With just 15 months to go until crucial UN-led climate-change talks in Copenhagen, Denmark, developed countries must recognise new political realities. They cannot continue to set the agenda unilaterally, according to South Africa’s environment minister, Marthinus van Schalkwyk. Speaking in London earlier this month – following the Group of Eight summit in Hokkaido, northern Japan – van Schalkwyk said he was still hopeful of an agreement in Copenhagen in December 2009, but that developing countries would insist on defending their national interests.
“You will not see developed countries issuing a statement, as they did at the G8 meeting in Heiligendamm last year, and assuming that that is what the world will do. Developing countries, more and more, will decide for themselves what their national interest is, and will reserve the right to express it,” said the minister.
“The issue is simple,” he continued. “The carbon space is finite and 70% of it has been used up, mainly by the developed world. Our message is that for that remaining 30% we need to find a balance between the development space and the ecological space. We demand our fair share of that remaining 30% and we demand that it be properly managed.”
Developing countries are not insisting that developed countries take the entire burden of mitigation. “We are offering a substantial, verifiable deviation from business-as-usual,” van Schalkwyk explained. “But we want 90% cuts from the developed nations by 2050, with a verifiable mid-term target.”
Van Schalkwyk dismissed the proposals put forward by the G8 leaders in Hokkaido, for 50% reductions in emissions by 2050, as a “slogan” that represented the view of the lowest common denominator in the G8 – that of the United States, a view with which many G8 partners, he said, were known to disagree.
The G8 offer, he said, was too vague. “They couldn’t even tell us what it meant. We asked them and they couldn’t give us an answer. We regard it as no more than a sound bite, because they are not willing to commit themselves to any base year, and – to put it in simple language – you must have a base year before you can calculate anything,” he said.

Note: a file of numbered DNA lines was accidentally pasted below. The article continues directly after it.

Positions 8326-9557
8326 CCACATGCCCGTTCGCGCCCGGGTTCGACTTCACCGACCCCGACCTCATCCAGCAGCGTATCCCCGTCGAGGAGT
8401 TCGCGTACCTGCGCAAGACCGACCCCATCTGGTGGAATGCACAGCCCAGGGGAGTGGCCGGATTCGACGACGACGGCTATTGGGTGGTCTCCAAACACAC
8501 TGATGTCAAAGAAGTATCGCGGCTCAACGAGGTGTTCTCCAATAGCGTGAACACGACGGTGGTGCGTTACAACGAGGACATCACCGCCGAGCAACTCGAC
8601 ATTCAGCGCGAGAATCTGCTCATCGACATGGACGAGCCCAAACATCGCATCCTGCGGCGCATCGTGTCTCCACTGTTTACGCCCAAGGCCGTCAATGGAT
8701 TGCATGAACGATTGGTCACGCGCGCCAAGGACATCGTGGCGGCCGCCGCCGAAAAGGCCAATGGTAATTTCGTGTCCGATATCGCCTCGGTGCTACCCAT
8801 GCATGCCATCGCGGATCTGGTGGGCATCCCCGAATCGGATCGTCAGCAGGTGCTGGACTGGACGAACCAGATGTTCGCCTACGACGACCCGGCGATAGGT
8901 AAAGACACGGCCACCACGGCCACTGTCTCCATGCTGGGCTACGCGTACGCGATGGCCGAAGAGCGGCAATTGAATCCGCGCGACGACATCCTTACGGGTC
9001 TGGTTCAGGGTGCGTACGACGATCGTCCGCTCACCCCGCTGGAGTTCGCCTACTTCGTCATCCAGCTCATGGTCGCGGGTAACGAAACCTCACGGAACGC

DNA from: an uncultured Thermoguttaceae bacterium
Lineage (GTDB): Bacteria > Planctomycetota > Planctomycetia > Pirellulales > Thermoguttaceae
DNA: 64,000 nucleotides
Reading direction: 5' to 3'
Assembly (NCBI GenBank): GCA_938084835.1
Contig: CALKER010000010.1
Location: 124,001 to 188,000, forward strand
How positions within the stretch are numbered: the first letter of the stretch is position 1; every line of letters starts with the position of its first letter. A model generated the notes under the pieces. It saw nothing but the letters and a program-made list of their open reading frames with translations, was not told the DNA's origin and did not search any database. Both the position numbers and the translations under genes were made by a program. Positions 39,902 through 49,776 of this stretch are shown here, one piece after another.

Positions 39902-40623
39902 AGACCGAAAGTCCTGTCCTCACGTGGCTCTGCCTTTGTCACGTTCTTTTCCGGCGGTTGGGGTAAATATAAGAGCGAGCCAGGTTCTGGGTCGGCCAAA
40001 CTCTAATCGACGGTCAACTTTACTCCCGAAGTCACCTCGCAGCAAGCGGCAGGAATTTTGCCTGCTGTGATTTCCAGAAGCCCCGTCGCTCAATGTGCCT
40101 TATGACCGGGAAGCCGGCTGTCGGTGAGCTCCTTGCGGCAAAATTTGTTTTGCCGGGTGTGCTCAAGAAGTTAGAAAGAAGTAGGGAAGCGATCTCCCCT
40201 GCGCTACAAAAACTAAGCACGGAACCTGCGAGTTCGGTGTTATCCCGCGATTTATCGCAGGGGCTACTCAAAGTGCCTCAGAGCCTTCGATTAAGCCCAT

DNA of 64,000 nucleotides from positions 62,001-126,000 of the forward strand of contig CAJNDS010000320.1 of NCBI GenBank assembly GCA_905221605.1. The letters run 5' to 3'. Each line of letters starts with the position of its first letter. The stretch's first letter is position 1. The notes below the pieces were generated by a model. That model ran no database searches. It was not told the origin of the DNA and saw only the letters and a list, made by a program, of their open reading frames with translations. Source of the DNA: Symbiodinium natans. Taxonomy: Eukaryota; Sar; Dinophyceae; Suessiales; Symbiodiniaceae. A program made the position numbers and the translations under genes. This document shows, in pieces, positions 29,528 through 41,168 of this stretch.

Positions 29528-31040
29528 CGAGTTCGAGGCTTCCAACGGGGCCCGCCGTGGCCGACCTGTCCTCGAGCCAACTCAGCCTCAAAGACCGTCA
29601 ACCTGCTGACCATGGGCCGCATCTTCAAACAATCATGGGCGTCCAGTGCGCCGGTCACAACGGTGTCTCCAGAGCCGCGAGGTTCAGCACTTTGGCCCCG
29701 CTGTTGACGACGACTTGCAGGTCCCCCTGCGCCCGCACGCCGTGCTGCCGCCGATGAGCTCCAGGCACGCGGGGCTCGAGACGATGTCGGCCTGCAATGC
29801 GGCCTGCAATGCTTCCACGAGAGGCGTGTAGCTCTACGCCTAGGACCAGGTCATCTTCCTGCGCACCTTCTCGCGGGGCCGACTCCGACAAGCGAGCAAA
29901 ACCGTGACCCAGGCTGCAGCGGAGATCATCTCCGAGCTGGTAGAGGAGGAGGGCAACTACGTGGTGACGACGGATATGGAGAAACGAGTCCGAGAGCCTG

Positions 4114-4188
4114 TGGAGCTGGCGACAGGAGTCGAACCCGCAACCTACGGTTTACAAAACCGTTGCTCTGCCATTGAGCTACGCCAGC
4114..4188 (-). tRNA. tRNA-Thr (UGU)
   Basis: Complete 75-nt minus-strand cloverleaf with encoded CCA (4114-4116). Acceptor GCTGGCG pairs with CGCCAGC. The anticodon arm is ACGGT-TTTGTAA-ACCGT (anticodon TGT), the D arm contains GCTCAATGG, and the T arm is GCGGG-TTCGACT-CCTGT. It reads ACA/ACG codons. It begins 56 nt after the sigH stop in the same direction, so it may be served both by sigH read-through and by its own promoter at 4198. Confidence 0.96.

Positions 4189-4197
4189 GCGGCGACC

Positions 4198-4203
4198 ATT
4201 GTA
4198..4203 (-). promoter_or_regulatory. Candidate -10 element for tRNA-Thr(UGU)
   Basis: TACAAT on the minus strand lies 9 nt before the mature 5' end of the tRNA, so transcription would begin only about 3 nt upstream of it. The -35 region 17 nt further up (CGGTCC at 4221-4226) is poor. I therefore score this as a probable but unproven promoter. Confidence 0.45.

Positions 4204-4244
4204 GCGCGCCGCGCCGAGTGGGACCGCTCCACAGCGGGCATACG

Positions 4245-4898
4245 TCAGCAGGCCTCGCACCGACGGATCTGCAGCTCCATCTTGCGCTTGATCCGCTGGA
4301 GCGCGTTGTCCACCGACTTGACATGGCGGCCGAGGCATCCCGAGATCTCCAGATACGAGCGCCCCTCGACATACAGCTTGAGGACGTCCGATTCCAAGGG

It was clear, according to the minister, that the G8’s lack of commitment to a year from which to calculate the 50% reduction was due to the resistance of the US to using 1990 as a base year. “If we look at 1990 until now, US emissions have risen 27%,” he said. “If we are talking about 2020, we are looking at a 60% growth in emissions by the US. It’s massive. And they obviously want an agreement in which they want to do less later, not only in comparison with us – the developing countries – but also in comparison to other developed countries. We definitely think it’s unfair, and it ought to be viewed as unfair by other developed countries.
“It’s non-negotiable from our side, as we said in Bali [at UN-led climate-talks in December 2007], that there must be comparability of effort between all developed countries. That is where we believe pressure must be put on the US not to have an escape clause or a special dispensation. It must be comparable to other developed countries.”
In contrast, the Hokkaido proposal from the G5 – the five leading emerging economies: India, China, Mexico, Brazil and South Africa – represented a united view that offered long-term commitments with verifiable targets on a base year of 1990. Developing countries, he said, were working on their own climate plans: the minister was due to present South Africa’s long-term scenario and planning to cabinet, with a view to a regulatory, fiscal and legislative package that would be clear in its obligations.